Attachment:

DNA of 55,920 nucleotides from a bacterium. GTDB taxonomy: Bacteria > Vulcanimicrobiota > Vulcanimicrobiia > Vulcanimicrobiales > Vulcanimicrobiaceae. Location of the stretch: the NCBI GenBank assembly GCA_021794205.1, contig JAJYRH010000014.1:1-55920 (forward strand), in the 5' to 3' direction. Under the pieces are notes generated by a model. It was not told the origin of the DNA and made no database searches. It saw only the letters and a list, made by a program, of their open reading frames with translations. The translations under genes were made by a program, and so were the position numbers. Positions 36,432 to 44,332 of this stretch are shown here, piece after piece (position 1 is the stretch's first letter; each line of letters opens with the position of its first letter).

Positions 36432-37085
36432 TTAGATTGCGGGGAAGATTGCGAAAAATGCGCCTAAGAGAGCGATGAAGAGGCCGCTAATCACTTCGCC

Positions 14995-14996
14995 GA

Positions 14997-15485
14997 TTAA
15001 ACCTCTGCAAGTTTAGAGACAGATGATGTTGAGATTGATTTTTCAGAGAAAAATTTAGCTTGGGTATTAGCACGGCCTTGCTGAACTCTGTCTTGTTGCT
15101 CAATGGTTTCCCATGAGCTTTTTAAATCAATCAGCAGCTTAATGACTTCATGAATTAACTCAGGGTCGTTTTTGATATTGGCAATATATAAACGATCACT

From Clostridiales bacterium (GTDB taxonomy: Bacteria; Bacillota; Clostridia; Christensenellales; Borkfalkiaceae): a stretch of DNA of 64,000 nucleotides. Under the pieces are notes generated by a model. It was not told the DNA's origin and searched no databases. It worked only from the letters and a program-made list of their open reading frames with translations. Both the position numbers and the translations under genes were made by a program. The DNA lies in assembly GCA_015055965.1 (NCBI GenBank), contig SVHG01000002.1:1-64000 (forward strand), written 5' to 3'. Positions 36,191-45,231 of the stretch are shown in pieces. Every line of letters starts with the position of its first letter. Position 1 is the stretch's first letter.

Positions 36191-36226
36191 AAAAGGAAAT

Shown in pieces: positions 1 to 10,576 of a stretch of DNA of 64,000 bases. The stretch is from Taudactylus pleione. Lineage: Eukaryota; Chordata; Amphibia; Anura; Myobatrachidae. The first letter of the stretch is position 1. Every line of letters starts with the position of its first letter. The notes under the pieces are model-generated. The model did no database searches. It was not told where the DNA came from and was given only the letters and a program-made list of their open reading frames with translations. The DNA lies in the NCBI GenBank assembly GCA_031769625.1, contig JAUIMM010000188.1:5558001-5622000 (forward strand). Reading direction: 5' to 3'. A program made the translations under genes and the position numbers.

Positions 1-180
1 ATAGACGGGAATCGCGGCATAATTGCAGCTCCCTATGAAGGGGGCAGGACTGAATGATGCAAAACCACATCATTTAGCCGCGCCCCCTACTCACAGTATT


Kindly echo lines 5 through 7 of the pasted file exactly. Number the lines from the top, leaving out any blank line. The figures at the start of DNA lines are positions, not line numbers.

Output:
14995 GA

Positions 14997-15485
14997 TTAA